The Canada-bound plaza at the Detroit-Windsor Tunnel.  (Photo by Adelle Loiselle)The Canada-bound plaza at the Detroit-Windsor Tunnel. (Photo by Adelle Loiselle)

Border personnel back strike action, border disruptions possible in June

The union representing workers at Canada's borders warns there could be significant disruptions this summer after members voted overwhelmingly in favour of strike action.

For travellers, it could mean long lineups at border crossings and in Canadian airports in a matter of weeks.

The Public Service Alliance of Canada has over 9,000 workers at the Canada Border Services Agency. It says members voted 96 per cent in favour of a possible strike to back contract demands.

"Taking job action is always a last resort, but this strong strike mandate underscores that our members are prepared to do what it takes to secure a fair contract," said PSAC National President Chris Aylward. "Unless they want a repeat of 2021, Treasury Board and CBSA must be prepared to come to the table with a fair offer that addresses our key issues."

The Treasury Board responded to the strike vote, saying Canadians should know that 90 per cent of front-line border services employees are designated essential, meaning they must continue to provide service, even during a strike.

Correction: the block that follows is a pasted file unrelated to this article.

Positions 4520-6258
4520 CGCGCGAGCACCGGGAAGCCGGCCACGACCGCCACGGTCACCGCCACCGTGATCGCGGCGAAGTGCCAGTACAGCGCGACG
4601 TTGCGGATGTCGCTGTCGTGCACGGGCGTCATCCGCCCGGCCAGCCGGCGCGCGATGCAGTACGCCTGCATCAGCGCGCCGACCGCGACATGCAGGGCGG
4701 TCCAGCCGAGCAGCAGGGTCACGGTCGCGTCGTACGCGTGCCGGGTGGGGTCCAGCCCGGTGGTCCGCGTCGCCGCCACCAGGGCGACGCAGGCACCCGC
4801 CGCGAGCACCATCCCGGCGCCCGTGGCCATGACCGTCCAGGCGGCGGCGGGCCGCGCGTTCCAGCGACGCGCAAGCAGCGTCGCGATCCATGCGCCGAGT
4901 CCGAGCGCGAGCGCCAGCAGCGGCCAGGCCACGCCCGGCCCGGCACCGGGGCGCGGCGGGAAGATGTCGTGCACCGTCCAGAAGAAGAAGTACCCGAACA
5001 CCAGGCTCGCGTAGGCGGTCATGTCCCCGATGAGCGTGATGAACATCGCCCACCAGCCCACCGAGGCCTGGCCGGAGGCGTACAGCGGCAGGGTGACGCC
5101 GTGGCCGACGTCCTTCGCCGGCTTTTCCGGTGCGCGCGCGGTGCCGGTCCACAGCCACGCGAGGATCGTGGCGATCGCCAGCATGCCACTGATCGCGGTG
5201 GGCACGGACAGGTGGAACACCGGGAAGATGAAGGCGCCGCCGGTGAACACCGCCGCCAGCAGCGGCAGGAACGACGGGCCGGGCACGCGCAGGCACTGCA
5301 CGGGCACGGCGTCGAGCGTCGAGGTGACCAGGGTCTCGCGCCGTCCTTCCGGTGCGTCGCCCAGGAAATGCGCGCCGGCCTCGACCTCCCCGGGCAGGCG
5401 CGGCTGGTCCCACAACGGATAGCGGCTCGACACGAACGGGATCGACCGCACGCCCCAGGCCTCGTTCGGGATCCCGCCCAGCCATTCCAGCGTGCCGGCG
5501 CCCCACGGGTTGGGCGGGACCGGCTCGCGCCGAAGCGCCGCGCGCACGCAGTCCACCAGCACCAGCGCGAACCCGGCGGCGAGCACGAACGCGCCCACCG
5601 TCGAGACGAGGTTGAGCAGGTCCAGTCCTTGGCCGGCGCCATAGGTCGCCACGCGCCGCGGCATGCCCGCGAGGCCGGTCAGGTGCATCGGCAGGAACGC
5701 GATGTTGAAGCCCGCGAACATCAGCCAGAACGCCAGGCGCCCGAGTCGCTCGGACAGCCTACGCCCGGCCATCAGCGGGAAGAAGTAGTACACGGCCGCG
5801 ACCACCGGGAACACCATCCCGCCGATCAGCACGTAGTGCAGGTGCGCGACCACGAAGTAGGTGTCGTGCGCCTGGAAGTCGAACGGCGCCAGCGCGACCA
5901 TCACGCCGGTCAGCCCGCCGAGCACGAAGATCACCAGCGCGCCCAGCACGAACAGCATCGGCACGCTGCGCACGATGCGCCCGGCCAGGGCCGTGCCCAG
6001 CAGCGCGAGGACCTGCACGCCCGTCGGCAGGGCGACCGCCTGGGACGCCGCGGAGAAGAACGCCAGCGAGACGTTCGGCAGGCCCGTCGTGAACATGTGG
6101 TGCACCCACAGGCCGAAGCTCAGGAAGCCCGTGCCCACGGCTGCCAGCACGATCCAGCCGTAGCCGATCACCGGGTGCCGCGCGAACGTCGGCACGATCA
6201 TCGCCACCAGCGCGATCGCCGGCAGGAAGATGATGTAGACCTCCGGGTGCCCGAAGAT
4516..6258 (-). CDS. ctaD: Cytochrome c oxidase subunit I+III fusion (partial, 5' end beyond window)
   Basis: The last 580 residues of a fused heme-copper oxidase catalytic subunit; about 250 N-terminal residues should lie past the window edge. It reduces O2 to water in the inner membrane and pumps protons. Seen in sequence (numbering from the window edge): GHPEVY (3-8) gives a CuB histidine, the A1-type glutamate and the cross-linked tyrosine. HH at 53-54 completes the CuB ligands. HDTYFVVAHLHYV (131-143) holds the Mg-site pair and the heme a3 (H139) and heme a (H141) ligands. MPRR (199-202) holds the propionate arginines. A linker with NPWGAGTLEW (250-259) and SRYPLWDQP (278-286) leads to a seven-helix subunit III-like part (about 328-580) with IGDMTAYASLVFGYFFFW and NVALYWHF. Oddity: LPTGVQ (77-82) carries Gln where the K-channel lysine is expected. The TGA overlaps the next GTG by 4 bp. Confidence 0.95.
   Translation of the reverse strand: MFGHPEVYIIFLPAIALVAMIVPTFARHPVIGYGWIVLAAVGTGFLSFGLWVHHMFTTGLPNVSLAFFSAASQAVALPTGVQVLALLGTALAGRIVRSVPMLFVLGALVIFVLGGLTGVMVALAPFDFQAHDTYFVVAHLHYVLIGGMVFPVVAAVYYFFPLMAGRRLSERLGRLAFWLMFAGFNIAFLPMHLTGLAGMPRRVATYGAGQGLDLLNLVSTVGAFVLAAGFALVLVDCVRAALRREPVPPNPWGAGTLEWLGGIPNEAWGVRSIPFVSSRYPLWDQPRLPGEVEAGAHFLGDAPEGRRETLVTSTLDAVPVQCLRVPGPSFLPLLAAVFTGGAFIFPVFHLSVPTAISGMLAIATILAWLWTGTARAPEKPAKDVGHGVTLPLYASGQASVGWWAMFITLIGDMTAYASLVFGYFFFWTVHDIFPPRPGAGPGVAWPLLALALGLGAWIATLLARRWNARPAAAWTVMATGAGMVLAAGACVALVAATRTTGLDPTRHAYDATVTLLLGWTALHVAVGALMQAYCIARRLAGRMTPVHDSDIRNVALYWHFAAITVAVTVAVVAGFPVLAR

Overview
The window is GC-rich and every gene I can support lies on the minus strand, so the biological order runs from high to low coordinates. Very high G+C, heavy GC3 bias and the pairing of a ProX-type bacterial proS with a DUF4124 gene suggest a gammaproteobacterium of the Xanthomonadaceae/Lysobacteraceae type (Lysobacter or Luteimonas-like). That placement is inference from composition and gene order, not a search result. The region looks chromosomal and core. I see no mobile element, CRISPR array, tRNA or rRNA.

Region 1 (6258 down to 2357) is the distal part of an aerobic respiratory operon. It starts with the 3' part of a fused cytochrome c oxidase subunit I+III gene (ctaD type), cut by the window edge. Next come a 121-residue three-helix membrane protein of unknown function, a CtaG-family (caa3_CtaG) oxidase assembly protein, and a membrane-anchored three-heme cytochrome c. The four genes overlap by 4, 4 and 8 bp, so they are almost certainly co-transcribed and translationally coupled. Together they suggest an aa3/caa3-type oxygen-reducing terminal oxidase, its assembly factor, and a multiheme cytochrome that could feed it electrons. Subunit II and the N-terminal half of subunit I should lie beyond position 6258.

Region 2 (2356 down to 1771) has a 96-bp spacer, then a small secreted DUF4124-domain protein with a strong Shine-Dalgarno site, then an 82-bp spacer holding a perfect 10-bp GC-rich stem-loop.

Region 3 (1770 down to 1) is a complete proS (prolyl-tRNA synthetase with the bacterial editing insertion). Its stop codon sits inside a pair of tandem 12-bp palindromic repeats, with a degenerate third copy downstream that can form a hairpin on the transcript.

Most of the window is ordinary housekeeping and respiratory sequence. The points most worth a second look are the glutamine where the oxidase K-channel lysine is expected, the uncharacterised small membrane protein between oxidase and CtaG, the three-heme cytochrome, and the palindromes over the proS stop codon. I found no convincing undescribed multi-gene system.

The workers have been without a contract for more than two years, and those key issues include wage demands aligned with other law enforcement agencies across Canada, flexible telework and remote work options, equitable retirement benefits, and stronger protections for hours of work, changes in technology, and discipline.

In 2021, a job action by border guards nearly brought commercial cross-border traffic to a standstill. Only after a 36-hour marathon bargaining session did the standoff end with an agreement.

PSAC held the strike vote between April 10 and May 23.

"Our members response to this vote has been unprecedented," said CIU National President Mark Weber. "We extended the voting period to meet the overwhelming demand from workers. We're sending a clear message to the employer. We are prepared to fight for fair wages, equitable retirement, and to make CBSA a better place to work."

The workers are in a legal strike position once a Public Interest Commission hearing report is released. Mediation sessions to resolve the impasse start on June 3, and the report could come out before then.

A release from the Treasury Board called a strike "unnecessary." It said it is "ready and willing to return to the bargaining table at any time."

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